Review: Pastoral 1943 (1978)

Pastoral 1943 (1978)

Directed by: Wim Verstappen | 127 minutes | drama, war | Actors: Hein Boele, Femke Boersma, Mircea Crisan, Frederik de Groot, Diana Dobbelman, Wim Dröge, Bernard Droog, Coen Flink, Klaus Götte, Rutger Hauer, Leen Jongewaard, Geert de Jong, Marijke Kleyn, Sylvia Kristel, Pieter Lutz, Sacco van der Made, Lutz Moik, Onno Molenkamp, ​​Gerard Pieterse, Peter Römer, Paul Röttger, Liane Saalborn, Renée Soutendijk, Maarten Spanjer, Jaap Stobbe, Dick Van Toorn, Bram van der Vlugt, Ulrich von Dobschütz, Pim Vosmaer, Wim Wama

With ‘Pastorale 1943’, director Verstappen succeeds in presenting a truthful and cinematically attractive story of the occupied Netherlands during the Second World War. The film is balanced, offers diverse points of view and features actors who raise the level to greater heights. An excellent representation of the German occupation of the Netherlands. What is striking about ‘Pastorale’ is that it highlights the side of the traitors. The NSB member Poerstamper, a local tradesman who is employed by the occupying forces, plays an important role in the whole. Attention is paid to the cliché about traitors: the NSB members are reviled by the local population and the family appears somewhat clumsy. However, Verstappen also focuses on the son of the house, who does not hesitate to report suspicious persons to his father, who then passes it on to the Germans. Later in the story you find that these characters, however disgusting their behavior may be, are driven by fear in wartime.

While the focus on the Nazi vassals is interesting, it remains more attractive to follow the fortunes of those who risk their lives to save the lives of others. De Groot is such a striking person, who arranges shelters for people who are fleeing the horrible regime. De Groot (‘Grijpstra & De Gier’) plays an excellent role as a German teacher, who is also of German descent, which raises a number of barriers when the Germans occupy the Dutch country. Restrained and very serious, he shows his great acting talent.

The ladies Kristel and De Jong also contribute. Kristel (‘Emmanuelle’) appears in a modest role, which, however, turns out to be of great symbolic significance. She works at the same school as De Groot and is seen by almost everyone as a ‘Muffin wife’ because she has an affair with a German officer. But is she a traitor? You can actually say the exact opposite of De Jong (‘Sweethearts’). She is attractive, sensual, has long blond hair and wraps almost all men around her finger. But is she really the woman she radiates to be? Verstappen also shows you a piece of Dutch tinkeriness that regularly returns in Dutch productions. Jongewaard (‘The Bosom Friend’), with his small, stocky stature and shrill voice, is a good example of this. When he and his comrades want to apprehend a traitor and want to put him on trial, Jongewaard lets go of his mustache: a scene that is as jolly as it is clumsy. Also note the gigantic glasses of Van der Vlugt, who at the beginning of the film gets entangled in the web of femme fatale De Jong.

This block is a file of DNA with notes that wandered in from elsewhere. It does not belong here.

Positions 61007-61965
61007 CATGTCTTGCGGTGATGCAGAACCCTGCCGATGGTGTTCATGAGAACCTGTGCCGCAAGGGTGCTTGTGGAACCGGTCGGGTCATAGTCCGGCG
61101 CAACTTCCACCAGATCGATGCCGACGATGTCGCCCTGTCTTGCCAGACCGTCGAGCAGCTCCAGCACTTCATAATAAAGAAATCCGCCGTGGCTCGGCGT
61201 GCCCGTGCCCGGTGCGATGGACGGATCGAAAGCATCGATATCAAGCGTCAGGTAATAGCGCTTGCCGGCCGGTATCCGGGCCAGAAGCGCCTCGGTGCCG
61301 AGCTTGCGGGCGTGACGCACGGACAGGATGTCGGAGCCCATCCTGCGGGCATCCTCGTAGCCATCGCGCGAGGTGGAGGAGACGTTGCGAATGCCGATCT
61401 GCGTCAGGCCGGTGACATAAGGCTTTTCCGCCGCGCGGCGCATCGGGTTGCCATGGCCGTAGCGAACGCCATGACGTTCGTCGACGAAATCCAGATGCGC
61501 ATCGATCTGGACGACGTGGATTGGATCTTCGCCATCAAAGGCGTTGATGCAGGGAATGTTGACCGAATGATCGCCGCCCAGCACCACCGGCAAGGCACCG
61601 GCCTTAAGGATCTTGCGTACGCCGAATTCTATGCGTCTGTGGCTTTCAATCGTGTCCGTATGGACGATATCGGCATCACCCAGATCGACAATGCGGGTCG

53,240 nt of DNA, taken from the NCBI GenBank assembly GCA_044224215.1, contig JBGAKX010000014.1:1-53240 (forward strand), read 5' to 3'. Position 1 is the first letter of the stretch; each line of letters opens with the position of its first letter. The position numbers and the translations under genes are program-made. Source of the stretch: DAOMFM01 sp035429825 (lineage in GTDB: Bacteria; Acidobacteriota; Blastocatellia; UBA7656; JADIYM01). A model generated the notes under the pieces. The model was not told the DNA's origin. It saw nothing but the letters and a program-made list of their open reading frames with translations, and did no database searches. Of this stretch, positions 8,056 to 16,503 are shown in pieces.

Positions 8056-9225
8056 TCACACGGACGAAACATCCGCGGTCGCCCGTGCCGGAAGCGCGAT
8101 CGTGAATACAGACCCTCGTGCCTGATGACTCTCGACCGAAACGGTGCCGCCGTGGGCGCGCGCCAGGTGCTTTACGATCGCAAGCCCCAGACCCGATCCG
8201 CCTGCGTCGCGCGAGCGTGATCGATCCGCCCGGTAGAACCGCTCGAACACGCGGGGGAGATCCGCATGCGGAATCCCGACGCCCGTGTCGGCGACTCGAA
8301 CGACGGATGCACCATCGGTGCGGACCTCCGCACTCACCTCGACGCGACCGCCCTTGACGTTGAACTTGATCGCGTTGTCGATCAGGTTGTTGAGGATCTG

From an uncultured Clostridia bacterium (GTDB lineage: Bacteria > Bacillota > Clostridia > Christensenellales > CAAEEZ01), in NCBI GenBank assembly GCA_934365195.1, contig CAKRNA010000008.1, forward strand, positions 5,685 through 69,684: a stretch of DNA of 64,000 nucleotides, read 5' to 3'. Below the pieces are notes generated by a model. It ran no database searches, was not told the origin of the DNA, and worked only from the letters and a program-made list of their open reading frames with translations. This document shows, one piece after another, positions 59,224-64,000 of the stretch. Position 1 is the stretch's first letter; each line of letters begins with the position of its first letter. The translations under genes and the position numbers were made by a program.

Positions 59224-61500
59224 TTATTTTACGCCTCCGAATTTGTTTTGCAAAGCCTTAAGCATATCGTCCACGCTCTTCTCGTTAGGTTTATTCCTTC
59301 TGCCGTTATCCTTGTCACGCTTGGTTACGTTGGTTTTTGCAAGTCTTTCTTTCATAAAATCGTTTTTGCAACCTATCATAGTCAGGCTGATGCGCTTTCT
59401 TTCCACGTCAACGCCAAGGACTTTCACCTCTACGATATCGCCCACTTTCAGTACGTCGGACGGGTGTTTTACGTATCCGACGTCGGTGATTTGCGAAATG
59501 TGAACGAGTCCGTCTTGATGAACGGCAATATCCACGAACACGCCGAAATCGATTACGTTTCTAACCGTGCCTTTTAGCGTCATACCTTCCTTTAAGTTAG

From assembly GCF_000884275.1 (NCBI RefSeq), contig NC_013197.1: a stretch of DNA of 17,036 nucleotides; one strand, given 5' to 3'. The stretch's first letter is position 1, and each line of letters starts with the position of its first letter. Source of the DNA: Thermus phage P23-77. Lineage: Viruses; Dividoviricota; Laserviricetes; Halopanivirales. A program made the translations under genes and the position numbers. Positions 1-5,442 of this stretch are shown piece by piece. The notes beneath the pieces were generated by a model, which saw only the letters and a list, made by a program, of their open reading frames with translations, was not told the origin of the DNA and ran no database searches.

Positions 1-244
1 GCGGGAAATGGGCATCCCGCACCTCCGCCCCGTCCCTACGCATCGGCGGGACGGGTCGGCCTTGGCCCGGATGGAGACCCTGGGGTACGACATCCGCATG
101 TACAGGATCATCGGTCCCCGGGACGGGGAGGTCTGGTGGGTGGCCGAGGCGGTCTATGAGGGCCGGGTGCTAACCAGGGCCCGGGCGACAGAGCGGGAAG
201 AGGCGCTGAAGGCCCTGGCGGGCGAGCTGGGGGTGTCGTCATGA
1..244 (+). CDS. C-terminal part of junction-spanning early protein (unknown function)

The most beautiful scenes probably take place in a remote place, where teacher De Groot goes to ask three gentlemen for advice. De Groot tells the trio of his plans to kill a traitor and the middle-aged gentlemen – Flink, Van der Made and Jongewaard – thoroughly agree with him. What follows is an equally fascinating and painful tale of treason, forgiveness and an example of self-interest. The difference between resistance and occupier is fading: the underground charges people without justice and takes the law into their own hands. ‘Pastorale’ is an attractive film with substance, surprising twists and a fun, exciting story.

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